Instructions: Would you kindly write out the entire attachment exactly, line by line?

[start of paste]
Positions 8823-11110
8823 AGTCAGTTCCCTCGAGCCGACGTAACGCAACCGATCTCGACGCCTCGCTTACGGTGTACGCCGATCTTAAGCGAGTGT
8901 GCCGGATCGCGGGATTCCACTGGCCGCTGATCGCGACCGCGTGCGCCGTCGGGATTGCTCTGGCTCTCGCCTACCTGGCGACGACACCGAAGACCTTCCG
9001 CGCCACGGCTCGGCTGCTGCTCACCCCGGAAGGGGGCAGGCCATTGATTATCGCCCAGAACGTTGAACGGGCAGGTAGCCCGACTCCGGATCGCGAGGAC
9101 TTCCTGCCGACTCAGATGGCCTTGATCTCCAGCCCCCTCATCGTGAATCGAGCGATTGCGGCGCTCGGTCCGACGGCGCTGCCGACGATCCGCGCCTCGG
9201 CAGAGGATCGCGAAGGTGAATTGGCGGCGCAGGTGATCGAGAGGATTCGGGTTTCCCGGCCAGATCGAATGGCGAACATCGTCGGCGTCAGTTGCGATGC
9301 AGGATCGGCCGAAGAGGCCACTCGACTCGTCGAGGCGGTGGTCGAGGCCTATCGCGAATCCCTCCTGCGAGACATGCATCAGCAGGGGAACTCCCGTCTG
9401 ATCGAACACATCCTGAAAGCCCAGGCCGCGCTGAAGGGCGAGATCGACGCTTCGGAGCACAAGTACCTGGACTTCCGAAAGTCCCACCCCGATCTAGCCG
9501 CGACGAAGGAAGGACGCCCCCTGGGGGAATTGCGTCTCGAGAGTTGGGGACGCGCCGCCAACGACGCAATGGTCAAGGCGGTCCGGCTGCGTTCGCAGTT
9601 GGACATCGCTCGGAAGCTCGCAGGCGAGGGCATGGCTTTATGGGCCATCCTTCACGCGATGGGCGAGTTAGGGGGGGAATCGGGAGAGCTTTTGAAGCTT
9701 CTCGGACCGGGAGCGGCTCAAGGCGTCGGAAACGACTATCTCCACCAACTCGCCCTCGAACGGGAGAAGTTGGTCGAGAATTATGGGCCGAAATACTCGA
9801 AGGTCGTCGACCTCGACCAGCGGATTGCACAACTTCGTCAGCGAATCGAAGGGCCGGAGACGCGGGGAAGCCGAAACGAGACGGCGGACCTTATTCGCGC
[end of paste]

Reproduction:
Positions 8823-11110
8823 AGTCAGTTCCCTCGAGCCGACGTAACGCAACCGATCTCGACGCCTCGCTTACGGTGTACGCCGATCTTAAGCGAGTGT
8901 GCCGGATCGCGGGATTCCACTGGCCGCTGATCGCGACCGCGTGCGCCGTCGGGATTGCTCTGGCTCTCGCCTACCTGGCGACGACACCGAAGACCTTCCG
9001 CGCCACGGCTCGGCTGCTGCTCACCCCGGAAGGGGGCAGGCCATTGATTATCGCCCAGAACGTTGAACGGGCAGGTAGCCCGACTCCGGATCGCGAGGAC
9101 TTCCTGCCGACTCAGATGGCCTTGATCTCCAGCCCCCTCATCGTGAATCGAGCGATTGCGGCGCTCGGTCCGACGGCGCTGCCGACGATCCGCGCCTCGG
9201 CAGAGGATCGCGAAGGTGAATTGGCGGCGCAGGTGATCGAGAGGATTCGGGTTTCCCGGCCAGATCGAATGGCGAACATCGTCGGCGTCAGTTGCGATGC
9301 AGGATCGGCCGAAGAGGCCACTCGACTCGTCGAGGCGGTGGTCGAGGCCTATCGCGAATCCCTCCTGCGAGACATGCATCAGCAGGGGAACTCCCGTCTG
9401 ATCGAACACATCCTGAAAGCCCAGGCCGCGCTGAAGGGCGAGATCGACGCTTCGGAGCACAAGTACCTGGACTTCCGAAAGTCCCACCCCGATCTAGCCG
9501 CGACGAAGGAAGGACGCCCCCTGGGGGAATTGCGTCTCGAGAGTTGGGGACGCGCCGCCAACGACGCAATGGTCAAGGCGGTCCGGCTGCGTTCGCAGTT
9601 GGACATCGCTCGGAAGCTCGCAGGCGAGGGCATGGCTTTATGGGCCATCCTTCACGCGATGGGCGAGTTAGGGGGGGAATCGGGAGAGCTTTTGAAGCTT
9701 CTCGGACCGGGAGCGGCTCAAGGCGTCGGAAACGACTATCTCCACCAACTCGCCCTCGAACGGGAGAAGTTGGTCGAGAATTATGGGCCGAAATACTCGA
9801 AGGTCGTCGACCTCGACCAGCGGATTGCACAACTTCGTCAGCGAATCGAAGGGCCGGAGACGCGGGGAAGCCGAAACGAGACGGCGGACCTTATTCGCGC